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Walt Bates


Walt Bates

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All electrical items onboard an aircraft have to be capable of being disabled. The Electrical Smoke and Fire checklist for the B-777 as well as all the other aircraft I flew during 38 years at United Airlines has step by step procedures for turning off any item or electrical bus.
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Walt Bates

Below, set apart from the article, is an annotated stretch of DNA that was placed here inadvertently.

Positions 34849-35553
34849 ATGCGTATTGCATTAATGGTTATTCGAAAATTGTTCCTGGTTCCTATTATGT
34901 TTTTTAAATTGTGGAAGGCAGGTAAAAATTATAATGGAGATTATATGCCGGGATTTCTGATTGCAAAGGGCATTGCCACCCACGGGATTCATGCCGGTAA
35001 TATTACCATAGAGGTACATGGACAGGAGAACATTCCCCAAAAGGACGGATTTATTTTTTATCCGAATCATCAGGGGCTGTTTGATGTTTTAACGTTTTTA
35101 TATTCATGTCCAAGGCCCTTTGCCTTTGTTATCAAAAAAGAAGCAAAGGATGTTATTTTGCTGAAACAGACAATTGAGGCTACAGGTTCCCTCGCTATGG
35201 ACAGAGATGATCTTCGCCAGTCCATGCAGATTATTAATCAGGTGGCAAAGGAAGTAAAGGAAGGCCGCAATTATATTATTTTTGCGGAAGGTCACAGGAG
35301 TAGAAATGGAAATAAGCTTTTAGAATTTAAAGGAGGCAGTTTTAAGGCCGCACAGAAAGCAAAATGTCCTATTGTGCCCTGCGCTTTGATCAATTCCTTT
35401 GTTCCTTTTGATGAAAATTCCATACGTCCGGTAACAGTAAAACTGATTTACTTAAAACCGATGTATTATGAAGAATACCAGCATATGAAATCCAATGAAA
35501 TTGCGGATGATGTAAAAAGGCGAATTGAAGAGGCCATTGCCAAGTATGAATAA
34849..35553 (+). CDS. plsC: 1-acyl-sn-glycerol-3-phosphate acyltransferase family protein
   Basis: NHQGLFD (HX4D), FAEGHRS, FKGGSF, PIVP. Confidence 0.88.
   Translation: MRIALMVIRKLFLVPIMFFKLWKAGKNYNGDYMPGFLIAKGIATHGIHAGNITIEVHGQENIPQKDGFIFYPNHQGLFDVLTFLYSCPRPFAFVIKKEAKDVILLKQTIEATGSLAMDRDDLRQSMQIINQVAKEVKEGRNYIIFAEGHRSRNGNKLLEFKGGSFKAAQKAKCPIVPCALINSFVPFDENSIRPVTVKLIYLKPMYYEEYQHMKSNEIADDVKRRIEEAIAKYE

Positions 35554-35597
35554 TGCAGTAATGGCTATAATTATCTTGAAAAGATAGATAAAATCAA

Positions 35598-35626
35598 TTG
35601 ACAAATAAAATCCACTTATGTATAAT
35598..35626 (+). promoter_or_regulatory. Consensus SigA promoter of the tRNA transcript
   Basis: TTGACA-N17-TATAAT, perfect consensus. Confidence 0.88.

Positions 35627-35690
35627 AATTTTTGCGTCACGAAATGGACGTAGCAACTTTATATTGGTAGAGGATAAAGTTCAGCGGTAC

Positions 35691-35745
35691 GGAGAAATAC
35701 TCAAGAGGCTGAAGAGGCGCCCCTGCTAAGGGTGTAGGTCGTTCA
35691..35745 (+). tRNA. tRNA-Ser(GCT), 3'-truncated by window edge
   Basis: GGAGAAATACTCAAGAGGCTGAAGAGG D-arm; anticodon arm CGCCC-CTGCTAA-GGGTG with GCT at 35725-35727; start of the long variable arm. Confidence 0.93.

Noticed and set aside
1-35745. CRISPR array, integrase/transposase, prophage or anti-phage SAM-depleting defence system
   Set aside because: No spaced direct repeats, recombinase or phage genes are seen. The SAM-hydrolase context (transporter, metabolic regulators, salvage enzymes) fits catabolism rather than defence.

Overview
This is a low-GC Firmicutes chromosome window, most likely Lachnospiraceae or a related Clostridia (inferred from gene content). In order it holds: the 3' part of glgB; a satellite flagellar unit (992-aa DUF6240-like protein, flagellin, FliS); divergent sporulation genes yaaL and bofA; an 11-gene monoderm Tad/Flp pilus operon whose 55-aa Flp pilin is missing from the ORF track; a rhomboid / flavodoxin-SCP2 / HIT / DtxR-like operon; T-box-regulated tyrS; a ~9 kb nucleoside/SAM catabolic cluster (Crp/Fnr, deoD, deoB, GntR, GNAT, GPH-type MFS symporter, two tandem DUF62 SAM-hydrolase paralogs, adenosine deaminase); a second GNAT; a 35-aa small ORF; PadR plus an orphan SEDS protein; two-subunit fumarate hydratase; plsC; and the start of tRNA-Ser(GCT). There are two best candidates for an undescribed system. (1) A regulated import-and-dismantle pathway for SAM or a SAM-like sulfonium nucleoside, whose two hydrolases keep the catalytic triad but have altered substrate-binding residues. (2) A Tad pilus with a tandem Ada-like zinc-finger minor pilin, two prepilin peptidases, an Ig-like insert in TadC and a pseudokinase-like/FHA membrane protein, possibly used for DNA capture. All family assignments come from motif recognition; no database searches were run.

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The ICON A5 has some serious design flaws. Notably, if it goes onto its back, as seaplanes sometimes do, you're in deep do do. Good luck getting that canopy open. Secondly, on the downwind to upwind taxi turn discussed in the Searey video note that the ICON has no wing sponsons. A good crosswind will lift the upwind wing putting the downwind wingtip into the water. At best this will prohibit you from getting turned into the wind. At worst it can roll the aircraft over in the water (then see first objection). As for its "spin-proof" wing watch their comparison video carefully where they stall it beside a C-150. When the pilots push hard right rudder and full up elevator look at the respective motion of those surfaces. The ICON accomplishes its "protection" with severely restricted control throws. Good luck trying to do a strong crosswind landing. Personally, I want the ability to fully stall and spin my aircraft. Limiting the max attainable alpha is a poor substitute for proper training. 
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